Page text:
Computing your tax liability manually can be daunting. Or, you could use MS Excel and save time and effort. For those conversant with Excel, the conventional IF statement is not useful here because it solves an ‘or’ condition, ie, If X=Y, then Z, else A. Since multiple tax rates apply to different slabs of the same income, the IF statement has to be coupled with other features in Excel to work around the problem.
You can solve a complex problem of this nature by using a powerful Excel feature called array formula.

What is an array formula?
An array formula can perform multiple calculations and then return either a single result or multiple results. Array formula act on two or more sets of values known as array arguments.
Consider the example given in the table of two companies, Beta and Theta. Here, the cell D8 computes the value of shareholding in these two companies.
Shareholding of companies Beta and Theta
This formula is entered by pressing Ctrl+Shift+Enter in cell D8 . It performs multiple operations of multiplication (C5*D5 & C6*D6) and addition [(C5*D5) + (C6*D6)].
Tax computation
Now let’s tackle the bigger problem of computing the tax liability on a person’s income. According to Table 2, the data in range B4:C8 depicts that for the first Rs 50,000 of income, the rate is 0%, for the next Rs 100,000 (ie, Rs 150,00050,000 of income), the rate is 10% and so on. Your income is entered in cell D10 and the tax expense is returned in cell D12 (which houses the formula).

To arrive at the formula in cell D10, you need to perform the following three tasks.
 Categorize the income into various income slabs(akin to the shares range C5:C6 in table 1 above) (Task 1)
 Multiply the income falling in a particular slab with the relevant tax rate (akin to the price range D5:D6 in table 1) to obtain the tax liability of each slab (Task
2)  Sum the tax liabilities of the individual slabs to get the total tax liability (Task 3)
The stepbystep computation is explained below.
If your taxable income is greater than the lower limit of a particular slab, then if the difference between the upper and lower limit of the current slab is greater than the taxable income, the income falling in the particular slab is the excess of total income over the lower limit of the current slab. For example, if the total income is Rs 175,000, then the income in slab 050,000 would be Rs 50,000, in slab Rs 50,000150,000, it would be Rs 100,000 and in slab Rs 150,000320,000, it would be Rs 25,000. This is achieved by the following XL arguments.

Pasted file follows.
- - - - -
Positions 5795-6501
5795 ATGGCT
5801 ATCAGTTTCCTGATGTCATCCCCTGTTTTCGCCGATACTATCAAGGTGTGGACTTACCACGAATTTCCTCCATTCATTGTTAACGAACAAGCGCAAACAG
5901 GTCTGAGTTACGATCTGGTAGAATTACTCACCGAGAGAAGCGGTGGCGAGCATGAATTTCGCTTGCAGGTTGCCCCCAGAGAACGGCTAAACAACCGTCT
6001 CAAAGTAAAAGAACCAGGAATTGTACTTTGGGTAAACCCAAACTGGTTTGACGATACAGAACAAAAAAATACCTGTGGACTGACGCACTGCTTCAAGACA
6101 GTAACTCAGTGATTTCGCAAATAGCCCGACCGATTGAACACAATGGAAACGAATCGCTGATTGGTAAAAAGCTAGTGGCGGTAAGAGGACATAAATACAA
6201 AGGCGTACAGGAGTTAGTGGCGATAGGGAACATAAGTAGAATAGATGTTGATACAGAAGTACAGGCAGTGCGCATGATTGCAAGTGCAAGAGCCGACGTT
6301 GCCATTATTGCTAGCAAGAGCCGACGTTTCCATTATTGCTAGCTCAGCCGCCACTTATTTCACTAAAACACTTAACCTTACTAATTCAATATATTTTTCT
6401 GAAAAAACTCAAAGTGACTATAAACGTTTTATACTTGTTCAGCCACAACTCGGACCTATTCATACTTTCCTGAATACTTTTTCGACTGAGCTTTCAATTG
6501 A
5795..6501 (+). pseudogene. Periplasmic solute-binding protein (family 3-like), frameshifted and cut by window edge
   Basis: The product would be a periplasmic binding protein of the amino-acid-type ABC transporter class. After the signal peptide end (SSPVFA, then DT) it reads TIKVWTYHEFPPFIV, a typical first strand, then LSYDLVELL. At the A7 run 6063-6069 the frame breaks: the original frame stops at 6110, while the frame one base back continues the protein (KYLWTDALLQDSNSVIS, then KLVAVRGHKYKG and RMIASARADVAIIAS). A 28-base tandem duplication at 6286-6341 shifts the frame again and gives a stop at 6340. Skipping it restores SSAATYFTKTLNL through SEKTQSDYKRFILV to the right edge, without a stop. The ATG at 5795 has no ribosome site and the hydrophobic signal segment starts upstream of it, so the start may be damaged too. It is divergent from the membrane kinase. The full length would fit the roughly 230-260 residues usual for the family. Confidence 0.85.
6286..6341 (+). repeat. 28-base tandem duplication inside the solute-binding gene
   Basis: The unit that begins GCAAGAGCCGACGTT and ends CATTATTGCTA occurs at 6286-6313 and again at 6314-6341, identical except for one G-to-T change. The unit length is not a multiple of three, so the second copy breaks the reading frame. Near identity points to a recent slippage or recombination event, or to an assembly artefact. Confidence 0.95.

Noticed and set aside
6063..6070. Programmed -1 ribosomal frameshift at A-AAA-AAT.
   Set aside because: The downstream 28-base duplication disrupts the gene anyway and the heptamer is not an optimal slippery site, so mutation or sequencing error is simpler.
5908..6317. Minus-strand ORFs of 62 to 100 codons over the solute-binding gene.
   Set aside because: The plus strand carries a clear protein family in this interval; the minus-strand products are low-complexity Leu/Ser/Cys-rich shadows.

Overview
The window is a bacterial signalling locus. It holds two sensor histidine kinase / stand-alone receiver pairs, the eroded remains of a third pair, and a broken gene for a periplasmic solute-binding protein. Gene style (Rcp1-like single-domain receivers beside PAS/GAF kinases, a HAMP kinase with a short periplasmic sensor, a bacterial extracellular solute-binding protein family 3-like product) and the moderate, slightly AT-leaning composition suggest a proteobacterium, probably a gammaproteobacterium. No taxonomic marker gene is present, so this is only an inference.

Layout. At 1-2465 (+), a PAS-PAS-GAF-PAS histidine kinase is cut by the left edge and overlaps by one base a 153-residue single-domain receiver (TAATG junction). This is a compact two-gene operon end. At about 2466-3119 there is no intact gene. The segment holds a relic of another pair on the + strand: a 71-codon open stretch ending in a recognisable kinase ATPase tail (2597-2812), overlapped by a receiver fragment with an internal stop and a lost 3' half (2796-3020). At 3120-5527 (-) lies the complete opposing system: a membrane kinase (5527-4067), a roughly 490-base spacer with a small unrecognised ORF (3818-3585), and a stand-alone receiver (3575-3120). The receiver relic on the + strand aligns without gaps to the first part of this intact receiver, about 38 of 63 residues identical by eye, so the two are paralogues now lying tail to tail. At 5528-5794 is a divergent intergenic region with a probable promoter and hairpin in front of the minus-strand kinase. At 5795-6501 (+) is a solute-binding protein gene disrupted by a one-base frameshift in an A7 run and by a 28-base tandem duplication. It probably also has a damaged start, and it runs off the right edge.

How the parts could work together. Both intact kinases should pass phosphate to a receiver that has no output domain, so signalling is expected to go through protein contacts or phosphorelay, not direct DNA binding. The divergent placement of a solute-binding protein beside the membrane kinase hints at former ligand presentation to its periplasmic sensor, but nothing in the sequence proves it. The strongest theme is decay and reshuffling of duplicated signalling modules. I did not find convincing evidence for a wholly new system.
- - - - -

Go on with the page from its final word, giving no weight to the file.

IF($D$10>B5:B9,IF(B6:B10B5:B9>$D$10,$D$10B5:B9…
If total income is lesser than the lower income of a particular slab, then the income of that particular slab is 0. For example, if
income is
Rs 175,000 then income in the slab Rs 320,000 Rs 600,000 would be nil. The arguments in Excel for this are:
IF($D$10<B6:B10,0…
If the difference between the lower and upper limits of a particular slab is positive (ie, the slab is not the last slab), then if the
income of a particular slab is greater than the excess of income over the lower limit of a particular slab, the income of the slab
is the excess of income over the lower limit of a particular slab. If not so, then the income of the particular slab is
the difference in upper and lower incomes of a particular slab. For example, if the income is >=
Rs 50,000, then the income in the first slab is Rs 50,000, else it is (income — 0). The argument for this is:
IF(B5:B9B4:B8>0,IF(B5:B9B4:B8>$D$10B4:B8,$D$10B4:B8,B5:B9B4:B8)…
If the difference between the lower and upper limits of a particular slab is negative (ie, the slab is the last slab), then the income
for the last slab is the difference between the total income and the lower limit of the last slab. For example, if the income is Rs
780,000, the income in the last slab would be Rs 180,000. The argument in Excel is as follows:
IF(B5:B9B4:B8<0,$D$10B4:B8…
Hence the consolidated IF statement in cell C12 becomes (after combining all the arguments mentioned above):
IF($D$10<B4:B8,0,IF(B5:B9B4:B8>$D$10,$D$10B4:B8,IF(B5:B9B4:B8>0,IF(B5:B9B4:B8>$D$10B4:B8,$D$10B4:B8,B5:B9B4:B8),$D$10B4:B8)))
The result of the aforementioned formula is that the income gets classified in the various slabs. This is Task 1.
The income tax expense is arrived at by multiplying the tax rates with the income of the respective slabs.
SUM(IF($D$10<B4:B8,0,IF(B5:B9B4:B8>$D$10,$D$10B4:B8,IF(B5:B9B4:B8>0,IF(B5:B9B4:B8>$D$10B4:B8,$D$10B4:B8,B5:B9B4:B8),$D$10B4:B8)))*(C4:C8))
Multiplication with the range C4:C8. This is Task 2.
Task 3 is accomplished by pressing Ctr+Shift+Enter.
Array formula in action
Enter the income slabs in the range B4:B8 and tax slabs in the range C4:C8. Now enter the taxable income in cell D10. The
tax liability would automatically appear in cell D12.
The income slabs and tax rates may be adopted as per the actual provisions stipulated in the Income Tax Act, 1961.
Ashish Mathur
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